As this element reached the senatorial bench at the blacksmith shop it produced instantaneous and gruffly offensive neighing sounds from the seated members, much as if they had unexpectedly come to chew on a mouthful of barley.

Inside the doctor’s house, however, the information caused Mother’s eyes to squint with an intense wariness.  “I think I should tell you youngsters,” she stated “That whenever you go to answer the office door bell for your father, don’t ever, ever, touch any thing on his desk.  Medicine, or pills especially.”

And in this manner of wariness and fruiting suspicion August passed into September.  The first Thursday of that month brought the same spectacular rosy hue in the eastern sky at daybreak; the Angelus bell rang from the tower of St. Mary’s on the stroke of noon, but at one-thirtythe office door bell at the doctor’s house rang not.  The silence was shattering.  “Has anyone heard the office door bell ring?” Mother asked.

“No.”  The answer was simply and uncomplicated.

“That’s strange,” she muttered.

Friday afternoon began with the same silence.  On Saturday, however, the rumour mill ran breathlessly: Joe was no where to be seen in the neighbourhood.  His absence caused a rash of irritation amongst the members of the bench brigade.

“Anybody seen that lame feller?” asked the speaker of the assembly.

“Not for some four, five days, like.”

“Mebbe he got a telegram sayin’ they needed a real horseman down there at Saratoga” the blacksmith observed behind a snicker.

At the doctor’s house Mother’s concerns rose to the surface.  “Do you think he might have decided to move on?” she asked.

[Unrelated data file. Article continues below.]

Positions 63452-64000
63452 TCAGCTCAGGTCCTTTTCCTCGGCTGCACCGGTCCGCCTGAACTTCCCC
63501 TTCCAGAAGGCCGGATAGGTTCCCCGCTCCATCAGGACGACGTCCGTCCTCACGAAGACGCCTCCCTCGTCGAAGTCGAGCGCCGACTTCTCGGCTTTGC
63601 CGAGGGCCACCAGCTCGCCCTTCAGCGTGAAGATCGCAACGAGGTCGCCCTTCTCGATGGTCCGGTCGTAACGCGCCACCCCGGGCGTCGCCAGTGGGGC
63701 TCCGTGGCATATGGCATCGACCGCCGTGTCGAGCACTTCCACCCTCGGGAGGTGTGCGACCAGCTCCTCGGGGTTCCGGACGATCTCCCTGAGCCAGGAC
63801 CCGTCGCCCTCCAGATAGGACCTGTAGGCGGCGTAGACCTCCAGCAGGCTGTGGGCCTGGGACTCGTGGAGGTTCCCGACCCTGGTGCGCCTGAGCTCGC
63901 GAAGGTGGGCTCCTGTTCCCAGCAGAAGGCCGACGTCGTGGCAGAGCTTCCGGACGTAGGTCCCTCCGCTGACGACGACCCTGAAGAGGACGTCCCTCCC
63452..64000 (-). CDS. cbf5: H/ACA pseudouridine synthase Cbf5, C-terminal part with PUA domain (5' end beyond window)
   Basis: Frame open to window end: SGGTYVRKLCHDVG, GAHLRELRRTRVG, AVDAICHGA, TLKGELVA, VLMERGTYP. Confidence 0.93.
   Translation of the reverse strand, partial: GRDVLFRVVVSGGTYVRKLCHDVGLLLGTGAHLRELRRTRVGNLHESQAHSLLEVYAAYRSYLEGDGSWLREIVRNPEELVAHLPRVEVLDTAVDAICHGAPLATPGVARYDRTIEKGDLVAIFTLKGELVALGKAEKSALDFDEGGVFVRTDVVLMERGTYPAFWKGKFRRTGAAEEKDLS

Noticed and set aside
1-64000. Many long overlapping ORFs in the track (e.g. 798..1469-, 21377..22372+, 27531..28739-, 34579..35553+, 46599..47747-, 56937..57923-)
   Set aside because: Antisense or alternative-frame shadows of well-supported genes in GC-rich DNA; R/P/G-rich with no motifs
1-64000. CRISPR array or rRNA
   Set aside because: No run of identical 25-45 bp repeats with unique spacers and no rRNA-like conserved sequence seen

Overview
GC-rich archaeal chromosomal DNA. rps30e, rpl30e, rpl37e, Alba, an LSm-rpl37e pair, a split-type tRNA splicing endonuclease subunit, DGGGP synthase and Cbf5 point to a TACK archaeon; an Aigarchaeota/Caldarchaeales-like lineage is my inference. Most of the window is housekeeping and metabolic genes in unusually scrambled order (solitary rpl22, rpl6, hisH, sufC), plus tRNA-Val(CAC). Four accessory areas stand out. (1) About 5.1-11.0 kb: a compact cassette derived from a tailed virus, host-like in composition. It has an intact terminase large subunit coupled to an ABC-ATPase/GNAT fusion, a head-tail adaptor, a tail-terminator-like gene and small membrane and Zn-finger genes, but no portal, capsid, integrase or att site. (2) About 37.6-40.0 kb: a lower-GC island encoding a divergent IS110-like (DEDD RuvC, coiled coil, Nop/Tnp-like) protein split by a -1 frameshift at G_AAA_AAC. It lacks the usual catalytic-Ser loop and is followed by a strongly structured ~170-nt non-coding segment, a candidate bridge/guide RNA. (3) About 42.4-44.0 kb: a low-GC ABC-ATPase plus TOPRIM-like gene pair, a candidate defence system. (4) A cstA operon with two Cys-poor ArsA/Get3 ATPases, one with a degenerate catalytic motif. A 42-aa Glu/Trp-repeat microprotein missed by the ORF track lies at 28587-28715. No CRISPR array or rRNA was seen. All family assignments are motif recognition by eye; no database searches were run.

“Most likely that’s it,” the doctor thought, before adding a postscript, “If it is, in a way, I’m disappointed.”

Mother was not.  She was quick to state her views.  “I can’t say I’m one bit sorry if he’s really gone elsewhere.”  It was as if some worrisome load had been lifted from her shoulders.

“But why would you be disappointed?” asked the curate for the baggagemaster at the station.

“At first when he came to ask for help,” the doctor began, “He told me he’d been taking two grains a day.”  The recollection caused him to grimace with a terrible time in the past.  “That’s enough to kill a horse,” he declared.  “And that’s how powerful a grip the habit had on him.  Furthermore, he’d been taking two grains every day.”  Another terrible grimace.

“Over the past few months I’ve reduced the dosage, every week.  Less and less.  All leading towards complete withdrawal.  Strangely enough I’d planned the first substitution, the test of total withdrawal, to begin on Monday last.

“Is that why you’re disappointed?” Mother asked, “Because you had brought him to the very edge of total withdrawal?”

“Partly that, because there’s a very poor record of success in medical history with total withdrawal.  In spite of that dismal record, in this case, one more day would have been the ultimate test of the patient’s will power and determination.”

“So now you’ll never know?”

“Probably not, but still more important is whether he will ever know.  Likely not.  That makes the case very sad.  I know this patient even at this moment might be lying helplessly sick in some stable or barn.  That’s a sadness that haunts a physician.”

“I remember seeing get off the train one morning” Arthur said.  “There was only one other passenger, a well-dressed Travellin’ Man with a big trunk that he asked us to get down to the hotel.  Joe didn’t look much like the Travellin’ Man: he arrived with no baggage at all.”

“All he had then he’s left here, his shadow,” the doctor said.  Perhaps it’s the shadow of missed opportunity.  We may never know.”